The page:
‘EFAIL’ Is Why We Can’t Have Golden Keys

by adam on June 11, 2018

I have a new essay at Dark Reading, “‘EFAIL’ Is Why We Can’t Have Golden Keys.” It starts:

There’s a newly announced set of issues labeled the “EFAIL encryption flaw” that reduces the security of PGP and S/MIME emails. Some of the issues are about HTML email parsing, others are about the use of CBC encryption. All show how hard it is to engineer secure systems, especially when those systems are composed of many components that had disparate design goals.

So nice that you’ve stayed!

by adam on June 11, 2018

I was looking at the server logs here, and I discovered that a lot of readers are still showing up. Thank you!

I’ve moved my blogging to https://adam.shostack.org/blog/. That’s where I post.

However, since you’re still here, I’m going to sometimes cross-post.

Nothing to see, move along!

by adam on May 10, 2017

A reminder, this blog has moved! If you’re seeing this in your RSS, you should take a second to update your feed.

From now on, I’ll be posting at Adam Shostack and Friends/. If you read the site via RSS, please take a moment to update your feed to https://adam.shostack.org/blog/feed/. Oh, and everyone who’s been part of the jazz combo has an account over at the new blog, and I expect a new Mordaxus post any day.

If there’s too much content here (there?) and you’d like a lower volume set of updates on what Adam is doing, Adam’s New Thing gets only a few messages a year, guaranteed.

Unifying sites

by adam on April 17, 2017

When I started blogging a dozen years ago, the world was different. Over time, I ended up with at least two main blogs (Emergent Chaos and New School), and guest posting at Dark Reading, IANS, various Microsoft blogs, and other places. It made less and less sense, even to me.

I decided it’s time to bring all that under a single masthead, and move all the archives over.


From now on, I’ll be posting at Adam Shostack and Friends. If you read the site via RSS, please take a moment to update your feed to https://adam.shostack.org/blog/feed/. Oh, and everyone who’s been part of the faculty here at New School of Information Security has an account over at the new blog.

If there’s too much content here (there?) and you’d like a lower volume set of updates on what Adam is doing, Adam’s New Thing gets only a few messages a year, guaranteed.

Learning Lessons from Incidents

by adam on March 3, 2017

After the February, 2017 S3 incident, Amazon posted this:

We are making several changes as a result of this operational event. While removal of capacity is a key operational practice, in this instance, the tool used allowed too much capacity to be removed too quickly. We have modified this tool to remove capacity more slowly and added safeguards to prevent capacity from being removed when it will take any subsystem below its minimum required capacity level. This will prevent an incorrect input from triggering a similar event in the future. We are also auditing our other operational tools to ensure we have similar safety checks. We will also make changes to improve the recovery time of key S3 subsystems. (“Summary of the Amazon S3 Service Disruption in the Northern Virginia (US-EAST-1) Region“)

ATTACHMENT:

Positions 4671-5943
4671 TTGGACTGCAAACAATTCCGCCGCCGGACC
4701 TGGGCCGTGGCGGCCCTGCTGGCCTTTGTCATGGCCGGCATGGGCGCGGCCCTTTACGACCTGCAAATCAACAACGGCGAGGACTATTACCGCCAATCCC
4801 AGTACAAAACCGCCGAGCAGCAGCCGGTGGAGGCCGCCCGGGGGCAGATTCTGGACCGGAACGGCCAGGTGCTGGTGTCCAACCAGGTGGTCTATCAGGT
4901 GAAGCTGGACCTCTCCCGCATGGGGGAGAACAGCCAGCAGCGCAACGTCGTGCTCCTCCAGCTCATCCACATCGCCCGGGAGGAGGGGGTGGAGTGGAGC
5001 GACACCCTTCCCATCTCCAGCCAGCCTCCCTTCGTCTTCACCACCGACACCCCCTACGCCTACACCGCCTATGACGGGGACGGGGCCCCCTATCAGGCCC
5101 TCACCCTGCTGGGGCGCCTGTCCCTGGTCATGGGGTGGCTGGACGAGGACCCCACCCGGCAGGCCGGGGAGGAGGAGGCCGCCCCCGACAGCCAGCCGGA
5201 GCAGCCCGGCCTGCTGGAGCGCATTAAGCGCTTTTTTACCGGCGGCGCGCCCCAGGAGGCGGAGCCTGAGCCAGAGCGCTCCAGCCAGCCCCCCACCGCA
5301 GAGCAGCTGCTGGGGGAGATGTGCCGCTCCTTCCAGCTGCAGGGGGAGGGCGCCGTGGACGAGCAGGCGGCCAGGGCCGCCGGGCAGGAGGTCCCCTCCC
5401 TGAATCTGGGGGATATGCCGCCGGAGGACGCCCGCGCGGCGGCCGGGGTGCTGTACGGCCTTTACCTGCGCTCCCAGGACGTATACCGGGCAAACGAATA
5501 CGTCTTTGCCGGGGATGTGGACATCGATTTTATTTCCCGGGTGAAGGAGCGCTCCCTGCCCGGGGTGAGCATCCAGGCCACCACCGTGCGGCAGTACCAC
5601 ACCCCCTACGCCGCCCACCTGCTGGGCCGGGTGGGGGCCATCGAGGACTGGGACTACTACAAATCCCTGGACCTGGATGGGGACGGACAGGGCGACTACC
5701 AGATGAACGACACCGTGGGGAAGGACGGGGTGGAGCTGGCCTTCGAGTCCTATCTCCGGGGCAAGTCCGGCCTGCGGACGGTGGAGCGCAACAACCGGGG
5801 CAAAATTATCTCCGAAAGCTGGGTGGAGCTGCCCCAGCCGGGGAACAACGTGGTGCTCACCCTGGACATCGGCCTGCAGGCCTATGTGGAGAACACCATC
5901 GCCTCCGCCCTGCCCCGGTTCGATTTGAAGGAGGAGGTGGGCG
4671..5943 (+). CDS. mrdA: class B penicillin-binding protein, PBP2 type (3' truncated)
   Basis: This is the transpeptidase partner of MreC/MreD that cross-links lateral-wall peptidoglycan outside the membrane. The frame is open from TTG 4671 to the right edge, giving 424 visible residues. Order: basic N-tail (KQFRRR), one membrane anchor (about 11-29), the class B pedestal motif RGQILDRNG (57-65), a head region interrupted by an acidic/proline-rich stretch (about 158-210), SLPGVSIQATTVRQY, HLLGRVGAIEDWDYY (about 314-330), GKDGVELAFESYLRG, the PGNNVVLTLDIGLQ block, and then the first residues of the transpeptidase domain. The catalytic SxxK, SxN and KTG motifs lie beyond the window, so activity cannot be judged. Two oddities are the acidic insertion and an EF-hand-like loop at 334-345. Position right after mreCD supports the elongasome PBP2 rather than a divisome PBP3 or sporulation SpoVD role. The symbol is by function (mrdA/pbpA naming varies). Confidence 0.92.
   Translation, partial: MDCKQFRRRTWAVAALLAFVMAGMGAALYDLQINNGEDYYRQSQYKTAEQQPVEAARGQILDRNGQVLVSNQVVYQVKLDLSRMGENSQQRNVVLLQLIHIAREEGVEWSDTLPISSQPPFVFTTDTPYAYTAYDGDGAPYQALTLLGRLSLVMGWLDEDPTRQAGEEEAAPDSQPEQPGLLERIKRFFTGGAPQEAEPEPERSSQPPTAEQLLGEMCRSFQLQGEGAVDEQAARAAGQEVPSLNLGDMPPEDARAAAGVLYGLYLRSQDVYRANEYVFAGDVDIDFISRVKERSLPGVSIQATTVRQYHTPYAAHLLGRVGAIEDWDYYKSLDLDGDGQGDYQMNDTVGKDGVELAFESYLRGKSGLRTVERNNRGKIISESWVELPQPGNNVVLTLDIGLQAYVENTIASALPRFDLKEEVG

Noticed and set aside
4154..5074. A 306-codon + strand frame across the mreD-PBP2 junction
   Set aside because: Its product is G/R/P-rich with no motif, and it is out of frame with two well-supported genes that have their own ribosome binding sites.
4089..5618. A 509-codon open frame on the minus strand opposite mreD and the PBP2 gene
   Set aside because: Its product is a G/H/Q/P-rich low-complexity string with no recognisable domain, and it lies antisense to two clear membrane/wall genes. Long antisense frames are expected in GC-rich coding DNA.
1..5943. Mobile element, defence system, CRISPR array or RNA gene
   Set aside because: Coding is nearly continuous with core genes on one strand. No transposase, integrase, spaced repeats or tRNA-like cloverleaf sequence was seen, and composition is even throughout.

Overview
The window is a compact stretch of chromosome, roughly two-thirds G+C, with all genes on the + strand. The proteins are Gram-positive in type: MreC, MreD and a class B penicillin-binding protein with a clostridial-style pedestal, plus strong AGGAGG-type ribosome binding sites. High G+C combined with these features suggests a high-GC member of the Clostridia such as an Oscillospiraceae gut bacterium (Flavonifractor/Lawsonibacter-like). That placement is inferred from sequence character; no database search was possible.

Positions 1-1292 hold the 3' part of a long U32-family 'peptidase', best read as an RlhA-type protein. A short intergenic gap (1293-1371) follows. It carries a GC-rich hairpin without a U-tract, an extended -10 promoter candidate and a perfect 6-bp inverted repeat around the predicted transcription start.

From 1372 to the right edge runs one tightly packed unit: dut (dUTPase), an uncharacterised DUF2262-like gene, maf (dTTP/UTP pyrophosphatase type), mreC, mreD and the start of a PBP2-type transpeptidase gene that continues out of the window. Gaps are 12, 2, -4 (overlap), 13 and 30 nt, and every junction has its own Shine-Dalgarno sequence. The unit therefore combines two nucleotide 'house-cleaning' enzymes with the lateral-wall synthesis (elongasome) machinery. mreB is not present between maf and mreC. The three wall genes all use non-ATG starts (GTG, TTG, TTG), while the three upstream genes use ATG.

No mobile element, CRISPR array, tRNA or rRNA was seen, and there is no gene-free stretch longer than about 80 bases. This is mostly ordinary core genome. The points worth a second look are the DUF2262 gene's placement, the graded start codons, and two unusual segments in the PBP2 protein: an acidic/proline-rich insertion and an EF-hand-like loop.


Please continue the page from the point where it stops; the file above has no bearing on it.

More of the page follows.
How often do you see public lessons like this in security?

“We have modified our email clients to not display URLs which have friendly text that differs meaningfully from the underlying anchor. Additionally, we re-write URLs, and route them through our gateway unless they meet certain criteria…”

Relatedly, Etsy’s Debriefing Facilitation guide. Also, many people are describing this as “human error,” which reminds me of Don Norman’s “Proper Understanding of ‘The Human Factor’:”

…if a valve failed 75% of the time, would you get angry with the valve and simply continual to replace it? No, you might reconsider the design specs. You would try to figure out why the valve failed and solve the root cause of the problem. Maybe it is underspecified, maybe there shouldn’t be a valve there, maybe some change needs to be made in the systems that feed into the valve. Whatever the cause, you would find it and fix it. The same philosophy must
apply to people.

(Thanks to Steve Bellovin for reminding me of the Norman essay recently.)

Introducing Cyber Portfolio Management

by adam on February 21, 2017

At RSA’17, I spoke on “Security Leadership Lessons from the Dark Side.”

Leading a security program is hard. Fortunately, we can learn a great deal from Sith lords, including Darth Vader and how he managed security strategy for the Empire. Managing a distributed portfolio is hard when rebel scum and Jedi knights interfere with your every move. But that doesn’t mean that you have to throw the CEO into a reactor core. “Better ways you will learn, mmmm?”

In the talk, I discussed how “security people are from Mars and business people are from Wheaton,” and how to overcome the communication challenges associated with that.